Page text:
Happy birthday, Tom Cruise? With wife Katie Holmes filing for divorce from the actor just four days ago, it seems like this may not be the happiest of birthdays for the star, but even in the midst of the conspiracy-laden split, anyone would have to admit Tom Cruise still has a pretty great life. So, in celebration of Maverick’s 50th, we’ve put together a list of 50 reasons why it’s still great to be Tom Cruise:
1. He’s been in 34 movies, including classics like Rain Man, The Outsiders, Jerry Maguire, Top Gun, Born on the Fourth of July, Minority Report, Cocktail, A Few Good Men, Mission: Impossible (1, 2, and 4, anyway) and already has several more in production.
2. He’s been nominated for three Academy Awards, and has won three Golden Globes.
3. He still has great hair.
4. He has a really nice house (or should we say, a $30.5 million mansion in Beverly Hills that has over 10,000 square feet of living space, including seven bedrooms and nine bathrooms). Potato, potatoh.
5. No matter how “Far and Away" Tom is (he’s currently working in Iceland, of all places) he still makes headlines.
6. He, against all odds, made tighty whities cool, thanks to Risky Business.
7. He’s the only movie star who will ever dangle from the Burj Kalifa.
8. He’s probably the only movie star who could get away with jumping on Oprah’s couch. Shoe marks on fine leather are not a favorite thing.
9. He’ll always be Maverick.
10. He’s worked with Hollywood legends, including Paul Newman, Martin Scorcese, and Stanley Kubrick.
11. He’s been a samurai, special agent, samurai, contract killer, pilot, race-car driver, senator, magazine owner, lawyer, sports agent, student, vampire, soldier, bartender, and pool player.
12. He brought back the Oscars post 9/11.
13. People magazine rated him among the top 50 most beautiful people in the world three times.
14. People went to see War of the Worlds even after the “jumping on Oprah’s couch” incident.
15. He wasn’t afraid to put on a fat suit and a bald cap for the sake of comedy in his over-the-top Tropic Thunder role.
16. In fact, his role in Tropic Thunder was so outrageous that it temporarily made people forget about his off-screen antics.
17. He perfected scream-o acting.
18. Before Twilight or True Blood, Tom Cruise was the original sexy vampire in Interview with a Vampire.
19. … and he was so good in Interview with a Vampire that author Anne Rice, who had initially been very vocal about being displeased with Cruise’s casting, published an apology letter praising his performance.
20. He was in TWO movies with the word “Thunder” in the title, thus making him the pinnacle of masculinity.
21. He started starring in the Mission: Impossible franchise sixteen years ago, but it is still going strong with him as the leading man today. Take that, every other franchise with an aging protagonist!
22. Even at age 50, he gets to play as rock n’ roll sex icon in Rock of Ages. (Too bad no one saw it.)
23. Rosie O'Donnell made him synonymous with the title of "cutie patootie."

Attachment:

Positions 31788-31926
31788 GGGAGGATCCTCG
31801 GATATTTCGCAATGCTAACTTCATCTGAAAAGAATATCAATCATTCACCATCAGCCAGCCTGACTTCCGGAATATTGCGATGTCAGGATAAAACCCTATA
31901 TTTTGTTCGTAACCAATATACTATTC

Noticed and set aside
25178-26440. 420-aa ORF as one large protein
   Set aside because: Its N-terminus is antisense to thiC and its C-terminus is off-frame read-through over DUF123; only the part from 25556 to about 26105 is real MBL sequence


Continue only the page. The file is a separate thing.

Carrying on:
24. He’s spawned countless lookalikes, like Peter Facinelli and Miles Fisher (who happens to do a killer impression of him.)
25. He is the only celebrity with a Japanese holiday in his honor. On October 10, 2006 was officially declared Tom Cruise Day by the Japan Memorial Day Association.
26. Only one person can ever really boast that Jack Nicholson actually shouted “You can’t handle the truth!” at them, and that’s Tom Cruise.
27. He handled the truth.
28. He is only 5’7”, but is still one of the biggest movie-star/sex icons in the world.
29. He’s not Mel Gibson.
30. He's also not John Travolta.
31. Whenever anybody hears “Highway to the Dangerzone,” they automatically see Tom Cruise on a motorcycle.
32. He overcame dyslexia (with the help of Scientology, apparently.)
33. Even with his impending divorce, he still has enough money to never work again – and probably buy several Pottery barns, where he could spend the rest of his days testing out couches.
34. People have long since learned to “show [him] the money.”
35. Even though he spent a year at a Franciscan seminary in Ohio, and even took a vow of celibacy, he’s managed to become one of the biggest Hollywood stars in the world.
36. Thanks to the all-time classic corny line “You complete me,” he helped make other cinema moments, like Austin Powers’ Doctor Evil, even more hilarious.
37. He won an MTV Generation Award.
38. No matter what people may say about his personal life, he’s given some memorable performances, like Born on the Fourth of July, and nobody can take that away from him.
39. He dated stunner Penelope Cruz. Well played, sir.
40. He’s been married to three Hollywood starlets: Mimi Rogers, Nicole Kidman, and Katie Holmes. Which can only mean one thing, wife #4 will undoubtedly be younger and taller than he is.
41. He can destroy countless BMW i8’s without consequence.
42. He regularly gets roles where he gets to do an impressive amount of swearing. F***king recall, if you will, “I will massacre you!” rant in Tropic Thunder, and the “Respect the **** and tame the ****!” infomercial in Magnolia.